State Auditor Nicole Galloway, a Democrat, said she has heard the argument that Medicaid expansion would cost the state more money, but facts stand on the side of expansion.
“There have been multiple studies that have shown that Medicaid expansion will actually save money in the state’s budget,” Galloway said to members of the Missouri Press Association gathered in a Senate meeting room. “Other, more conservative-leaning states have experienced that exact outcome, where there has been budget savings in the expansion of Medicaid.”
The Center on Budget and Policy Priorities, Washington, looked at a group of studies focused on Medicaid expansion.can all go out there and do a study. There’s different sources you can get data (from) if you want to be on one side. ... If you’re on the other side, sombody’s going to give
“With dozens of scientific analyses spanning multiple years, the best evidence we currently have suggests is that Medicaid expansion greatly improved access to care, generally improved quality of care, and to a lesser degree, positively affected people’s health,” according to Olena Mazurenko, the lead author of an analysis of peer-reviewed evidence on the impact of expansion.
A Georgetown University Health Institute Policy study offered further support for expansion.
“Michigan, Montana, Louisiana, Colorado and Virginia have all expanded Medicaid. In each of these states, local analysis has shown expanding Medicaid has either been a positive for the state’s general fund revenues or has not resulted in any additional cost to the state,” the study found. “The reason is a combination of substantial state savings from Medicaid, now largely paying for formerly state-covered health services, and additional revenues as a result of expansion from increased economic activity and hospital/health plan contributions.”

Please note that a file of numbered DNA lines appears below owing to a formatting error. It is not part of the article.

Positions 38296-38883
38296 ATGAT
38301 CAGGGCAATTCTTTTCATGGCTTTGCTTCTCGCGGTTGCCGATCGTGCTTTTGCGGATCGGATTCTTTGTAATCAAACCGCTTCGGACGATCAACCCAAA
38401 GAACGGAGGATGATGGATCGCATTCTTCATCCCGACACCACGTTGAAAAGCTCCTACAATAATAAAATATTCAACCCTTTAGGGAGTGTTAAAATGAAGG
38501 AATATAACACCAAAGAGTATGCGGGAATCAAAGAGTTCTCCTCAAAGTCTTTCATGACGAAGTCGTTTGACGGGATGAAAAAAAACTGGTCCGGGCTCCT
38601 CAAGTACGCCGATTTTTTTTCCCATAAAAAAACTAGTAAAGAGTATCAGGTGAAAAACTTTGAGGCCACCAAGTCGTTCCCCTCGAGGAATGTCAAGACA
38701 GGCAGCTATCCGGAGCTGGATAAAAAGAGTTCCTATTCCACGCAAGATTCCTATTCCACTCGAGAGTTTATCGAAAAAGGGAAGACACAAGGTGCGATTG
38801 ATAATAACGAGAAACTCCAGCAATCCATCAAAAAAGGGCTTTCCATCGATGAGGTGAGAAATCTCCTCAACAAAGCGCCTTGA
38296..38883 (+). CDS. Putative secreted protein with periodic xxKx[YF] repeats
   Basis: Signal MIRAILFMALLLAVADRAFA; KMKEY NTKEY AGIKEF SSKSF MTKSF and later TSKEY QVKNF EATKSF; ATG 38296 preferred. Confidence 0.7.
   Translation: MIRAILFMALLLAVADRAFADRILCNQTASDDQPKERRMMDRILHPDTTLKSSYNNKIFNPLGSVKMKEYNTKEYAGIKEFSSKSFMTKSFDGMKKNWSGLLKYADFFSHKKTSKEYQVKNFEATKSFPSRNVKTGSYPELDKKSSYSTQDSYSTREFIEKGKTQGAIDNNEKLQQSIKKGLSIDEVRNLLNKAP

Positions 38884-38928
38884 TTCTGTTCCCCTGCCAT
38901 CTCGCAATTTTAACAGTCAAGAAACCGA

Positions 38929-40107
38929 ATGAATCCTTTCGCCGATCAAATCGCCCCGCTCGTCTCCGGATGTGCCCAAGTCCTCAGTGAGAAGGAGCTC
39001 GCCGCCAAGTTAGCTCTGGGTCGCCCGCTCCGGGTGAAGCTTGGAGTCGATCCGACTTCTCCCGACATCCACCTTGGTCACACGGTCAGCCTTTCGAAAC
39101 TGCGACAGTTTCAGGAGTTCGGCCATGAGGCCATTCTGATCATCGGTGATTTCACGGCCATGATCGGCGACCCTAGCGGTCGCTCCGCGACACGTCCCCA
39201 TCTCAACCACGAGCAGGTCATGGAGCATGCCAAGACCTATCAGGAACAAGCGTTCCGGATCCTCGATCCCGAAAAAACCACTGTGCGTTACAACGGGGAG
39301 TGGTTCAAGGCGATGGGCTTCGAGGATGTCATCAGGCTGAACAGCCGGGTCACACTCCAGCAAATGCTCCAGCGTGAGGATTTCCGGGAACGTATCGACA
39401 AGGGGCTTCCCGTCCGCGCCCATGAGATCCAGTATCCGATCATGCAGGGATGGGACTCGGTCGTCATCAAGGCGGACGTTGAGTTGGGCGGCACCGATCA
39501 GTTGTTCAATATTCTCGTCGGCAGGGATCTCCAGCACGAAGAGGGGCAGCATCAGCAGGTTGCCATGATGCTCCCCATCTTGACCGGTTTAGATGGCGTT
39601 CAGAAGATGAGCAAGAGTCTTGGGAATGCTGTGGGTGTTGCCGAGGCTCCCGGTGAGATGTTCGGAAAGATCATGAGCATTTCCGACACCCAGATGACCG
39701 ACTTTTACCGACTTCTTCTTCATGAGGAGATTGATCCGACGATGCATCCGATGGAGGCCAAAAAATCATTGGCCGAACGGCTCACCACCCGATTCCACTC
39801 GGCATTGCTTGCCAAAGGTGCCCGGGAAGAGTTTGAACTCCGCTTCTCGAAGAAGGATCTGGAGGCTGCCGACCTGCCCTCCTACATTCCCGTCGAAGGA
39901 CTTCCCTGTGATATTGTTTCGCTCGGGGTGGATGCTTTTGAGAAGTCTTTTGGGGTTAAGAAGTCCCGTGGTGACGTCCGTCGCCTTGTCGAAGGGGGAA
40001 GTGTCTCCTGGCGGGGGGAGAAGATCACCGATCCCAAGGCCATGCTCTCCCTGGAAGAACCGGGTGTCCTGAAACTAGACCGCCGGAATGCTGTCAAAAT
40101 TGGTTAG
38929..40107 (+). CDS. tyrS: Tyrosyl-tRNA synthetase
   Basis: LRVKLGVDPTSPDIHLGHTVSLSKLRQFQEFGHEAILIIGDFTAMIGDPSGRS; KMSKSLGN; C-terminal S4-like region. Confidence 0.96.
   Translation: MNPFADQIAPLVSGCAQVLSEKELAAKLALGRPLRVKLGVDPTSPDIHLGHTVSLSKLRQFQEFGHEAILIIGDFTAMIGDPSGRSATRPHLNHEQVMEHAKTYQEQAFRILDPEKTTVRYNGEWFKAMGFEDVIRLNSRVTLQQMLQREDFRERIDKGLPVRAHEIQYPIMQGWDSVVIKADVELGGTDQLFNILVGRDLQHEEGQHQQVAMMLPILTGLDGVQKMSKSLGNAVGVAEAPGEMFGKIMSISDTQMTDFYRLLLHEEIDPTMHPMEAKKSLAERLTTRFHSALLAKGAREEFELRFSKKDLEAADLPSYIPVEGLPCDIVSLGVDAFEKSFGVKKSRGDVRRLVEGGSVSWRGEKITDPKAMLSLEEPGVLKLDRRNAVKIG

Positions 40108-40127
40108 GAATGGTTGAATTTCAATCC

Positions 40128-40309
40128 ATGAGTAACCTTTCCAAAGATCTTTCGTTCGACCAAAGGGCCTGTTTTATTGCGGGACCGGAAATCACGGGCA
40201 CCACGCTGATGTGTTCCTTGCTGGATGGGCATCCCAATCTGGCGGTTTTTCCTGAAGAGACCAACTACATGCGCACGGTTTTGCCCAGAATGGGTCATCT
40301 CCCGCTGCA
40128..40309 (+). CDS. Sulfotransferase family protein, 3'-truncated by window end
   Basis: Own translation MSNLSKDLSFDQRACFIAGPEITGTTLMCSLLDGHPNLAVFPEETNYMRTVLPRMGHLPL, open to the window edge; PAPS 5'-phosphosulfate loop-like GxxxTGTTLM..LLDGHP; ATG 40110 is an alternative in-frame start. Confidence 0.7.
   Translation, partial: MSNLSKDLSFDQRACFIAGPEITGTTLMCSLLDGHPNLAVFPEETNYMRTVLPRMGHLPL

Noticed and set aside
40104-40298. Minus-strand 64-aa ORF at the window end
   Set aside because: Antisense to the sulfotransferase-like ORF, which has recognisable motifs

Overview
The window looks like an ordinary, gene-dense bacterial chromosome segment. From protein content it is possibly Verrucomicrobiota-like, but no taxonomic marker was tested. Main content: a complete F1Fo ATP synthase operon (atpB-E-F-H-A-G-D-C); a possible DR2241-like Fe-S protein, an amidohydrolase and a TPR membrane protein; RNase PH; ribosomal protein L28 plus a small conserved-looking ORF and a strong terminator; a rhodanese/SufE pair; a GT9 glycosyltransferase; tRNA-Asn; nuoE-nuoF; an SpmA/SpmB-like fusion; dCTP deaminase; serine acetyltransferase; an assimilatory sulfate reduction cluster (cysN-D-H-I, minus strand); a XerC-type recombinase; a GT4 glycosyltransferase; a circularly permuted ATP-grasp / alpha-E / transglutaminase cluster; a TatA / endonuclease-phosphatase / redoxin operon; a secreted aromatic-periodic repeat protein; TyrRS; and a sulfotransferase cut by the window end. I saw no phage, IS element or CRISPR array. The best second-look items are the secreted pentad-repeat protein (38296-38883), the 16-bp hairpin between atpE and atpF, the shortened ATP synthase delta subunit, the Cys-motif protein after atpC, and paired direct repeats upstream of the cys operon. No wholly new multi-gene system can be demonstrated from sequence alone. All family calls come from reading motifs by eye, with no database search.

In addition to saving money for the state, more people would have health coverage, Galloway said.
“Nearly a quarter million working Missourians will be able to have access to health care,” she said. “Seven rural hospitals have closed in the last six years and so, even if you’re lucky enough to have health insurance, there’s nowhere to use it.”
Some Republicans have said Medicaid expansion would result in either higher taxes or less money for education. Galloway called that “a false choice.”
“It’s just an indication of how they would implement Medicaid expansion,” she said. “You can certainly see in some of the other states that there doesn’t have to be that choice.”
‘We can all go out there and do a study. There’s different sources you can get data (from) if you want to be on one side. ... If you’re on the other side, sombody’s going to give you data.
MIKE PARSON MISSOURI GOVERNOR
‘It is ridiculous. (Seven) rural hospitals have closed. We have folks driving hours to find health care. Expansion will cover hundreds of thousands of additional people, will provide hundreds of thousands of jobs and will have a budgetary benefit to our state.
CRYSTAL QUADE HOUSE MINORITY FLOOR LEADER ‘
‘There have been multiple studies that have shown that Medicaid expansion will actually save money in the state’s budget.’
NICOLE GALLOWAY STATE AUDITOR